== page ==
Thyme

Thyme is an herb of the mint family well known for its culinary uses. However, there are about 350 other species of thyme, each uniquely beautiful.

thyme garnish on chicken and pasta

Photo: HatM

It is also wonderful in New England Clam Chowder, creamed onions, poultry stuffing and with salmon and chicken.

Shakespeare in “A Midsummer Night’s Dream” has Oberon speak of “a bank where the wild thyme blows,” and this is probably the most often quoted reference to a herb.

Thyme is a member of the mint family, and there are about 350 species in genus. There are thymes that stand upright and those that creep.

Cooking With Thyme

The thyme that is used in French cooking is Thymus vulgarus, a small sub-shrub with grey-green aromatic leaves and white or rose-purple flowers in late spring.

It is also wonderful in New England Clam Chowder, creamed onions, poultry stuffing and with salmon and chicken. Lemon thyme is also a small shrub with clusters of pale lilac flowers in summer and makes a nice addition to tea.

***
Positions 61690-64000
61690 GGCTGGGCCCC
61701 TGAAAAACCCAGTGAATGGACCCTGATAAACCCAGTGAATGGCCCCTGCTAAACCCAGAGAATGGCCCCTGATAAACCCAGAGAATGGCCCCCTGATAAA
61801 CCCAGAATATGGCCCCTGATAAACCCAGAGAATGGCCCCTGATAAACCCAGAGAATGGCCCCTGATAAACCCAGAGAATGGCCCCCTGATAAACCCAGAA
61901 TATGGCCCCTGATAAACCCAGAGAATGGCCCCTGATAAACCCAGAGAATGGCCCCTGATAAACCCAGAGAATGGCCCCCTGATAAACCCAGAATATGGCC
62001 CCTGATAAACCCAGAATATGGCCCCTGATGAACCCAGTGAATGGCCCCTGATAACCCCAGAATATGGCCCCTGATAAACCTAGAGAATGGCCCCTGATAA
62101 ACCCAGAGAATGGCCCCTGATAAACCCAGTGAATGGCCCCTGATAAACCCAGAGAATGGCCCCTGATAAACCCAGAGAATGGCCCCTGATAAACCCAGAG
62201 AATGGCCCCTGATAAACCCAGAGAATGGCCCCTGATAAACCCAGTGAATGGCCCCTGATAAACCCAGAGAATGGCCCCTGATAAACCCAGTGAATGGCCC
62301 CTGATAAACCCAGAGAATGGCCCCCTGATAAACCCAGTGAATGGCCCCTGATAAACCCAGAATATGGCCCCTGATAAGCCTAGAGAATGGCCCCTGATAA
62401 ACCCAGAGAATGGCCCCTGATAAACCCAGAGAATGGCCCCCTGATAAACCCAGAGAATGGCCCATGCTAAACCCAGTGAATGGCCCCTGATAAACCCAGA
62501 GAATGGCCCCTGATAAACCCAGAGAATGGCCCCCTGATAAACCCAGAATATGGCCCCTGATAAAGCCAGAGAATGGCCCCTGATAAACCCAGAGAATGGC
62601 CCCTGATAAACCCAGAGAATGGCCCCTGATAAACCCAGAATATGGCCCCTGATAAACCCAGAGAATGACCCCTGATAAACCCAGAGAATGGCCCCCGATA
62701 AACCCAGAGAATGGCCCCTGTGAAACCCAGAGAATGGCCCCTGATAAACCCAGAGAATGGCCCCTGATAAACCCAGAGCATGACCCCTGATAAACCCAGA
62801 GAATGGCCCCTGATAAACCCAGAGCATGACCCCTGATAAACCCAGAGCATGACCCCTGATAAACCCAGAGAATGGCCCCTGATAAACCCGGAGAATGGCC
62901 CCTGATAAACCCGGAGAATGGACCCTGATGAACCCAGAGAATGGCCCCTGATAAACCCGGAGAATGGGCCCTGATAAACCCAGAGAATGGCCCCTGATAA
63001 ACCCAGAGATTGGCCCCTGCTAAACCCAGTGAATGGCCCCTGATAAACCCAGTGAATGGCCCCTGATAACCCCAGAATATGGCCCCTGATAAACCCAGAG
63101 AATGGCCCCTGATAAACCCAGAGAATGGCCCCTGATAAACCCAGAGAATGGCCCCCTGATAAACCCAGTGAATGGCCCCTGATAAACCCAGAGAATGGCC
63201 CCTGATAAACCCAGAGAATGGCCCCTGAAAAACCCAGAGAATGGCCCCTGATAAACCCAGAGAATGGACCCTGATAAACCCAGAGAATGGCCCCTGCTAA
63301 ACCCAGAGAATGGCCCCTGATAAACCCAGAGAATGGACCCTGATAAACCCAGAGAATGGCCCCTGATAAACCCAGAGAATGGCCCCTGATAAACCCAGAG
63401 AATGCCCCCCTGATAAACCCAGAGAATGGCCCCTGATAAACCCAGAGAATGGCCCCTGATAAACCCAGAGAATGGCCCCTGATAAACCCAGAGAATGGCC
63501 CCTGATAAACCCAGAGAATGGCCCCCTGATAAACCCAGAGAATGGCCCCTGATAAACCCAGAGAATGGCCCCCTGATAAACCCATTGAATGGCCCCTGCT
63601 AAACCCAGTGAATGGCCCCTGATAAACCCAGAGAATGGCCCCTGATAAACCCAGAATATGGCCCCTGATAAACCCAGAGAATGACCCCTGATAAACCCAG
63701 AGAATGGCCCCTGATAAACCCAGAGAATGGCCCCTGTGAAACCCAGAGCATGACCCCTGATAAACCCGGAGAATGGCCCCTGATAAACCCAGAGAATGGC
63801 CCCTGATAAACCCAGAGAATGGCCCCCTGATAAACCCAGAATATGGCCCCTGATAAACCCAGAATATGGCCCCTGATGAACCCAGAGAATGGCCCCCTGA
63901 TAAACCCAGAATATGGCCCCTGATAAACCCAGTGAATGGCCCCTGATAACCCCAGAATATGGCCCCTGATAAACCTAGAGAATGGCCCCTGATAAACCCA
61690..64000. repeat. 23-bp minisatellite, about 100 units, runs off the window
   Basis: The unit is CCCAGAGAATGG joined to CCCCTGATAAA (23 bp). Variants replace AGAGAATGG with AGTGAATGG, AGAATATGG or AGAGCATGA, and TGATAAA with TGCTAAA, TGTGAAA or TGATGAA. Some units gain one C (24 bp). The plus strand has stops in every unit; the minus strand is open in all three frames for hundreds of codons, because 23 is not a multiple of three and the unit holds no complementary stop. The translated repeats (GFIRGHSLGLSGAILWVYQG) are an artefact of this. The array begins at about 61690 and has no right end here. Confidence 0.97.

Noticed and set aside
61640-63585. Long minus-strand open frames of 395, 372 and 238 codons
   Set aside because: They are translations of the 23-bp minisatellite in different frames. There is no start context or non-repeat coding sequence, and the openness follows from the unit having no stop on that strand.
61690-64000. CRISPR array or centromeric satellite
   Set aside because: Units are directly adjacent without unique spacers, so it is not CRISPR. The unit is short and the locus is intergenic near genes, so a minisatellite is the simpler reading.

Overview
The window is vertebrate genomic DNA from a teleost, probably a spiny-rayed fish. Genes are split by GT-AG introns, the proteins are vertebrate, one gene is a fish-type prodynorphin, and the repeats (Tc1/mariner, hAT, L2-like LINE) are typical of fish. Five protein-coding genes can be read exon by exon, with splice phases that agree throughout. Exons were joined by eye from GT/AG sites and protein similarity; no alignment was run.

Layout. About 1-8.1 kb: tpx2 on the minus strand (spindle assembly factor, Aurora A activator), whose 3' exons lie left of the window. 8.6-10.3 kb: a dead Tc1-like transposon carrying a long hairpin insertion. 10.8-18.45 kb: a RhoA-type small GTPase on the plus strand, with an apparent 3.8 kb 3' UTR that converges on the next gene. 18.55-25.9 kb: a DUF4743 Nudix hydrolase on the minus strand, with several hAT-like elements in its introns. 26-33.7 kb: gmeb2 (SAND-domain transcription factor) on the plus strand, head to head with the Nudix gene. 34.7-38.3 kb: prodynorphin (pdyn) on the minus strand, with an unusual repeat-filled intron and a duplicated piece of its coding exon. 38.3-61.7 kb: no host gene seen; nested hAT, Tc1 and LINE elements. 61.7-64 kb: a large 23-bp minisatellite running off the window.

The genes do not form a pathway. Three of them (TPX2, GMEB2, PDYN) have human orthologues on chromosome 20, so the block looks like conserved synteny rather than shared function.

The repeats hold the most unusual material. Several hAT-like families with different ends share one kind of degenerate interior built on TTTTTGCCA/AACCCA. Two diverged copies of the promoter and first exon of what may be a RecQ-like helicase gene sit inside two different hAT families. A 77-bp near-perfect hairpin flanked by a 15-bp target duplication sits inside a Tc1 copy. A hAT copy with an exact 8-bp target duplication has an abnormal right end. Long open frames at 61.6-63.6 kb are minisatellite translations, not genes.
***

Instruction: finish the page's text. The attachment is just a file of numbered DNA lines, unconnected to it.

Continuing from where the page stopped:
Thymes come in varied leaf colors: pale and dark green, gold and silver and with variegation. The flowers range from the white through pink to purple.

Thyme in Rock Gardens

The mat forming woolly thyme has the best texture but only sparse pink flowers in the summer. There are so many different thymes that can populate an entire rock garden. They prefer sun, and must have excellent drainage.

Divide plants in the spring or fall, and cook with the leaves of whichever plant is not flowering.

Thymes are both useful and handsome, so take time to savour all of its worthy attributes.

Moya Andrews

, originally from Queensland, Australia, served as Vice Chancellor for Academic Affairs and Dean of the Faculties at Indiana University until 2004. In the same year, Moya began hosting Focus on Flowers for WFIU. In addition, Moya does interviews for Profiles, is a member of the Bloomington Hospital Board, and authored Perennials Short and Tall from Indiana University Press.

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